MGM’s Technicolor Stills

MGM’s Publicity Department was doing something right in the late 50’s and early 60’s with their 8 by 10 color stills. These appear to have produced them using the same process responsible for true Technicolor… the gorgeous old Technicolor… dye transfer printing. That’s how they look to me, anyway – the color pops, and the consistently elegant tag lines also set the MGM stills from this period apart.

I post these examples for your consideration (and downloading – the files are huge, high-resolution images).

The stars are Julie Christie, Lee Remick, June Thorburn, and Yvette Mimieux. The fact that Alan Young and Rod Taylor, co-stars of The Time Machine, yet another of the hundred movies in my all-time top-ten, appear in the last two FOH (front of house) publicity stills is not a coincidence at all.

And that’s Paul Frees, of course, as the ring that talks.

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Stanley Baxter And The Fast Lady

No, that’s not The Fast Lady sitting on the bonnet. It’s Julie Christie as Claire Chingford in a movie titled The Fast Lady.

Below, Julie with the The Fast Lady – the 1927 Red Label Bentley that stars in Ken Annakin’s 1963 comedy.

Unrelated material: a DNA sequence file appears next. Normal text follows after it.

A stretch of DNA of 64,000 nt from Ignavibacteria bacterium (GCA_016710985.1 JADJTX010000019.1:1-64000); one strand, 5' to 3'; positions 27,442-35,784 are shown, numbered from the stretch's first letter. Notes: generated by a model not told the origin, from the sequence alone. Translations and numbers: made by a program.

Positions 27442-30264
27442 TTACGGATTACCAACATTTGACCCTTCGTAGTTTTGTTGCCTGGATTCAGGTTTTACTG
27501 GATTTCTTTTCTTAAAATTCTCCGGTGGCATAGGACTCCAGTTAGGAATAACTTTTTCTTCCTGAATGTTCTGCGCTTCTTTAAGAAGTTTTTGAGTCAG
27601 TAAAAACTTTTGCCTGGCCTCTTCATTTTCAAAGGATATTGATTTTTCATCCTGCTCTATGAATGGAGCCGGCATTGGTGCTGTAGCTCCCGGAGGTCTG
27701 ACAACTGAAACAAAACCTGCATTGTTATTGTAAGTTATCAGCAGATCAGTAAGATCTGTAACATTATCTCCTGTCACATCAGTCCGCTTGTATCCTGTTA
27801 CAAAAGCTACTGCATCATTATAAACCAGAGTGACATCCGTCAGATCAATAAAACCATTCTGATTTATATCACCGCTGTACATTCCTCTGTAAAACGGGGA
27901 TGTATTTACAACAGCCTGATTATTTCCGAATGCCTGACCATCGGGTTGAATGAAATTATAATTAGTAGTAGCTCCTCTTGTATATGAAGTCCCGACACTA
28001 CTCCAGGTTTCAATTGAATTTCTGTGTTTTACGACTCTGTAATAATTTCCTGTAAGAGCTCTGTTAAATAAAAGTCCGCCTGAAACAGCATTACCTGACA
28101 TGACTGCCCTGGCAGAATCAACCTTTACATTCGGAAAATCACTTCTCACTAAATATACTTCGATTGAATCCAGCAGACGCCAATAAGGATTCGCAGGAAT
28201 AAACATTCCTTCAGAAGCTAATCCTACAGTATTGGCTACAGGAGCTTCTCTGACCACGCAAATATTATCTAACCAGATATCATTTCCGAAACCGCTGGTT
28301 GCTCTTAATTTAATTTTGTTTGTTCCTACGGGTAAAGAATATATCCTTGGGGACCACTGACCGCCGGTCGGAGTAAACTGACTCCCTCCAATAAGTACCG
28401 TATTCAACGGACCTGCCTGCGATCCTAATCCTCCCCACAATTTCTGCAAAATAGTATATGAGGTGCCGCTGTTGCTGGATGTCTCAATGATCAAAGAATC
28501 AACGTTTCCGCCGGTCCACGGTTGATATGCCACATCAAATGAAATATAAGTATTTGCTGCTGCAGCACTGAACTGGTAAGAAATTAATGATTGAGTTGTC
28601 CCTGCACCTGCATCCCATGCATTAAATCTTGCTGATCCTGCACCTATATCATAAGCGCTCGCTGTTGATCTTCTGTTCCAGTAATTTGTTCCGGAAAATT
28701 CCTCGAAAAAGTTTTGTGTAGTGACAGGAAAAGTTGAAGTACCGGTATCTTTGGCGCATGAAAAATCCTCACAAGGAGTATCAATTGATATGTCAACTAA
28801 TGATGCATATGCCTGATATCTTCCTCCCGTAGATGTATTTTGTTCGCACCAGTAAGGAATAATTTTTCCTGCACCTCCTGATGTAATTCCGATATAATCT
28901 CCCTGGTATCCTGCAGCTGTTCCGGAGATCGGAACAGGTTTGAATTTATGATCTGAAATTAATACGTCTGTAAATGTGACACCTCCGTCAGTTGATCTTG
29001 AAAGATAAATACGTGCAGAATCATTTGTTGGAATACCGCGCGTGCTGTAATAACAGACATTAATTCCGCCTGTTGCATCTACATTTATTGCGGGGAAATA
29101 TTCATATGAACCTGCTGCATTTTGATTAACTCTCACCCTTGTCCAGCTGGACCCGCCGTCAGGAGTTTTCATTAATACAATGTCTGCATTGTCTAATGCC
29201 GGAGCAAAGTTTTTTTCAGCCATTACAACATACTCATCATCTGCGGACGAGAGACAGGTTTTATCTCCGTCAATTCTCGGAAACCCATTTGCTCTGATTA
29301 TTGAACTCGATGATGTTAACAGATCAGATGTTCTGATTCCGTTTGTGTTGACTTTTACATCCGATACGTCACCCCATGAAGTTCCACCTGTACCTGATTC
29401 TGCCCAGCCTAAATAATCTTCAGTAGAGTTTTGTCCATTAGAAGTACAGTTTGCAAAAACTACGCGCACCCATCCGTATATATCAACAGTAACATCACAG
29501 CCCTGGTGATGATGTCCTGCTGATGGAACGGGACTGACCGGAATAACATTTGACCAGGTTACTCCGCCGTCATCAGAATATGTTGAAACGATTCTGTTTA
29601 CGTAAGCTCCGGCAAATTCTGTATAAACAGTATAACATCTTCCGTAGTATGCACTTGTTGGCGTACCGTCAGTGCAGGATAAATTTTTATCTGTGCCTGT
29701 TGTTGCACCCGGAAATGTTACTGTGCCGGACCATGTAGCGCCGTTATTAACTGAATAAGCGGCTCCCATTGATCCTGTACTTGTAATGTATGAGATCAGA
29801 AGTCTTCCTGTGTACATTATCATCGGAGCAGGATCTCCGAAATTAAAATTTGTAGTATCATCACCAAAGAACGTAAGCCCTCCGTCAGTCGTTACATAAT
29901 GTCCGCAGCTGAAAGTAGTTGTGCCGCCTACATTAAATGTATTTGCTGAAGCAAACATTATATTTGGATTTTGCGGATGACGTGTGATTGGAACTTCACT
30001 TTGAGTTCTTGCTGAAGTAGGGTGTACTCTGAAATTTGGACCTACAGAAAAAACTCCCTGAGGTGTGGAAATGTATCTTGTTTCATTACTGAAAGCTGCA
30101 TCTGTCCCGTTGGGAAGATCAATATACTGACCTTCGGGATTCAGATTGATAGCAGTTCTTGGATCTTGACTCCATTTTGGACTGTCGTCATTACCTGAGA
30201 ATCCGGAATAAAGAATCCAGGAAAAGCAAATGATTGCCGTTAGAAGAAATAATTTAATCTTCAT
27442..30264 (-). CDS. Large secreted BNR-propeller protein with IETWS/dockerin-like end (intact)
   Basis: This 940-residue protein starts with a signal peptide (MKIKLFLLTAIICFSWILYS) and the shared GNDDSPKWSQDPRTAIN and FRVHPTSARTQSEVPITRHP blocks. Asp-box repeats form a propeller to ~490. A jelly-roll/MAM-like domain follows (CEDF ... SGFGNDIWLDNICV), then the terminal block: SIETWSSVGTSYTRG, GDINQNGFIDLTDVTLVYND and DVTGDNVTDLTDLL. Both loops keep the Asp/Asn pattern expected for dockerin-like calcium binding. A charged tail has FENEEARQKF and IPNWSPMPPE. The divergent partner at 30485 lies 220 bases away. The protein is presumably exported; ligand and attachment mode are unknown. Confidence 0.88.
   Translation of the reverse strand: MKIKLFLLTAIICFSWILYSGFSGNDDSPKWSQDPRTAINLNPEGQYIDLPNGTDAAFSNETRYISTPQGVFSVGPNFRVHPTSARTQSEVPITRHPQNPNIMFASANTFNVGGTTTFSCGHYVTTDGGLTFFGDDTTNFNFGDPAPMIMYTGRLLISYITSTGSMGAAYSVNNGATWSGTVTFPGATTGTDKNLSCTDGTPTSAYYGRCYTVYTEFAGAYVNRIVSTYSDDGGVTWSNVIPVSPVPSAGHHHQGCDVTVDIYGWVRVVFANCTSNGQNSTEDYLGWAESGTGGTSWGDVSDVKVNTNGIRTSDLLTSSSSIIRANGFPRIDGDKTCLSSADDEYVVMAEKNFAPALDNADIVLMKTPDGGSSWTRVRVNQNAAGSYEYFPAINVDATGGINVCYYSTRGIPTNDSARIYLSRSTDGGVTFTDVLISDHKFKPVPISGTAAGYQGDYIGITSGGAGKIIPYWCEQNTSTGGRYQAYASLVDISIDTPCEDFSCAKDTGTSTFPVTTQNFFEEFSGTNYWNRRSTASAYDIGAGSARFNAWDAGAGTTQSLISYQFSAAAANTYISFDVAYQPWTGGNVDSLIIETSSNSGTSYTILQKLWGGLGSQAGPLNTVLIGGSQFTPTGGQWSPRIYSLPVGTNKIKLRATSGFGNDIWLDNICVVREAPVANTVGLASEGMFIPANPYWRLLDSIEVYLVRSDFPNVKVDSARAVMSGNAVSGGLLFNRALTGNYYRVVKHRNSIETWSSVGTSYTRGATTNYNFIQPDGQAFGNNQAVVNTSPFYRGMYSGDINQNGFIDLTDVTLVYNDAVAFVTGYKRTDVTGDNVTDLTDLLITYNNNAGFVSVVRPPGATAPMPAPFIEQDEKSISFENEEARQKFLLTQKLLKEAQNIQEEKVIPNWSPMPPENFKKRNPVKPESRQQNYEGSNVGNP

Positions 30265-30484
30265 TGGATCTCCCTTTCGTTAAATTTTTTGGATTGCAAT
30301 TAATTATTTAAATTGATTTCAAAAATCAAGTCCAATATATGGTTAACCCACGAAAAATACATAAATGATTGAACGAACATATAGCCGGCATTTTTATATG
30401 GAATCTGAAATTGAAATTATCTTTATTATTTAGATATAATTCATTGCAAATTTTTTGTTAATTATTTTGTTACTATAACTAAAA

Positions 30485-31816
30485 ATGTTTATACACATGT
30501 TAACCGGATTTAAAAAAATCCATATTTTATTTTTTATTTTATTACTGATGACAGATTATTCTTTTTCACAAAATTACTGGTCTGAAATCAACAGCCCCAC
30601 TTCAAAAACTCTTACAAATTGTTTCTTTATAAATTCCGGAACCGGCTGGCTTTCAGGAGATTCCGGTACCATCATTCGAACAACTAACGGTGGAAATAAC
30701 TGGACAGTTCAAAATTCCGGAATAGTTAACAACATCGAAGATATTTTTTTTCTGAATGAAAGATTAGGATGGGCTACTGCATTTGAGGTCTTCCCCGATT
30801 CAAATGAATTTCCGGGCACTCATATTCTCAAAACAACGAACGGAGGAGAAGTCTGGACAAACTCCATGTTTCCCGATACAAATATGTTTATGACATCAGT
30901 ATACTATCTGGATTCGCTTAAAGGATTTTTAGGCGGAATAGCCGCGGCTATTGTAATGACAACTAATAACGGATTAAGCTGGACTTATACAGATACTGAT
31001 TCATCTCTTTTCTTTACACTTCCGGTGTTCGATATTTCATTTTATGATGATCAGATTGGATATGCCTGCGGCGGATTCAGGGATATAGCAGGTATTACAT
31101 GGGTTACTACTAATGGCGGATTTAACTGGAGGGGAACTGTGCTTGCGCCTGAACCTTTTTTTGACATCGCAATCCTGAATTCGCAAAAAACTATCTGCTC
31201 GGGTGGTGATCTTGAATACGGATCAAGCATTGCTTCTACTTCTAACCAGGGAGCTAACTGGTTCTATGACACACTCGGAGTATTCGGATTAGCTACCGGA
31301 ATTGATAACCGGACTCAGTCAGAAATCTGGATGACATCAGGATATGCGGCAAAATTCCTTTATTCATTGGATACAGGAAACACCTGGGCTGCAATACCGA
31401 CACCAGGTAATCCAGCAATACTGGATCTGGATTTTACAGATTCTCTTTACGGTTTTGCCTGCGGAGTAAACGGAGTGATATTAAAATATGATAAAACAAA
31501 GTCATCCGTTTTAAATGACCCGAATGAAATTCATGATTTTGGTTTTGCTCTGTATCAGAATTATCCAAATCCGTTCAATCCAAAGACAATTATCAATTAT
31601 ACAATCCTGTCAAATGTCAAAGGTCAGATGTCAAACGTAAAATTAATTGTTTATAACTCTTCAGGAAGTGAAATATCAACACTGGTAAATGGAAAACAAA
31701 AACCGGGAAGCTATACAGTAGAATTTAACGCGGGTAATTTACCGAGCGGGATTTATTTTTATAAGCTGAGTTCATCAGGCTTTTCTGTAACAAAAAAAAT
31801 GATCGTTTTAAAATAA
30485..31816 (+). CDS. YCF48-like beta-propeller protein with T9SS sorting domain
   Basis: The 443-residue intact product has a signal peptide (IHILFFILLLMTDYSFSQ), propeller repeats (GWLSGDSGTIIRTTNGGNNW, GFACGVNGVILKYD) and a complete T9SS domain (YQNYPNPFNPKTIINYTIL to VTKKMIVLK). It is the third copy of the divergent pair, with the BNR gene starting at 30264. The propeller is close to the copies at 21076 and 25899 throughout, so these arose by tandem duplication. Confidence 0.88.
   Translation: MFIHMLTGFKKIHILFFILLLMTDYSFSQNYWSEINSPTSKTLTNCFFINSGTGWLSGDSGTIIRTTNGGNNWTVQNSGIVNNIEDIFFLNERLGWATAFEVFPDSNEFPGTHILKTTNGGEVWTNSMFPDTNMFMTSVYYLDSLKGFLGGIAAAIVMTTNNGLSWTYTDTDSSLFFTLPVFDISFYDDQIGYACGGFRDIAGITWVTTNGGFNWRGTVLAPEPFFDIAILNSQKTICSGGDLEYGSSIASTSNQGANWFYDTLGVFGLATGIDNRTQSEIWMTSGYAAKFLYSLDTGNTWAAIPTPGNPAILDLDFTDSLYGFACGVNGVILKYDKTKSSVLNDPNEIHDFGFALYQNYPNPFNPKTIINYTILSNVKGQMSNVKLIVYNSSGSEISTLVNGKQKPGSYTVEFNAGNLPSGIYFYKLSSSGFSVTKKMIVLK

The Fast Lady
is a terrific British comedy with a raft of great stars in it, an absolutely charming film which is not terribly well known here in the U.S. and is currently available on DVD only in the UK. Stanley Baxter, the film’s star, is even less well known here, which would come as a shock to those in the UK, where he’s a legendary comedian. In The Fast Lady, Baxter plays Murdoch Troon, a bicyclist who needs to learn how to drive in a hurry, in order to get a date with the lovely Claire.

That’s Stanley Baxter on the left, and a familiar British face – Allen Cuthbertson – as the examiner testing to see if Baxter is deserving of a driving license. (Murdoch Troon is not doing so well on his driving test.)

Unlike Genevieve, there’s nothing subtle about The Fast Lady.

The only thing that’s “subtle,” to an American audience, are the motoring references. We don’t have L-plates here (the red “L” on the front of The Fast Lady in the color picture indicates that the driver is a “Learner.”) Over here, we call them “Student Drivers” and they’re only identified if they’re driving a car that belongs to a driving instruction program.

You might get a blank stare from an American if you asked about “overtaking a lorry,” because here, we “pass a truck.”

So maybe that’s part of the reason the film isn’t better known in the U.S.. But judge for yourself: someone has thoughtfully placed the film’s concluding chase scene on YouTube. I think seeing it wouldn’t necessarily spoil any of your fun if you ever get to see the complete film… and in seeing this 6 minute scene, you might decide that’s exactly what you’d like to do.

More to come on The Fast Lady. For now, put on your “L” plate and learn how they handle slapstick in a classic British film.


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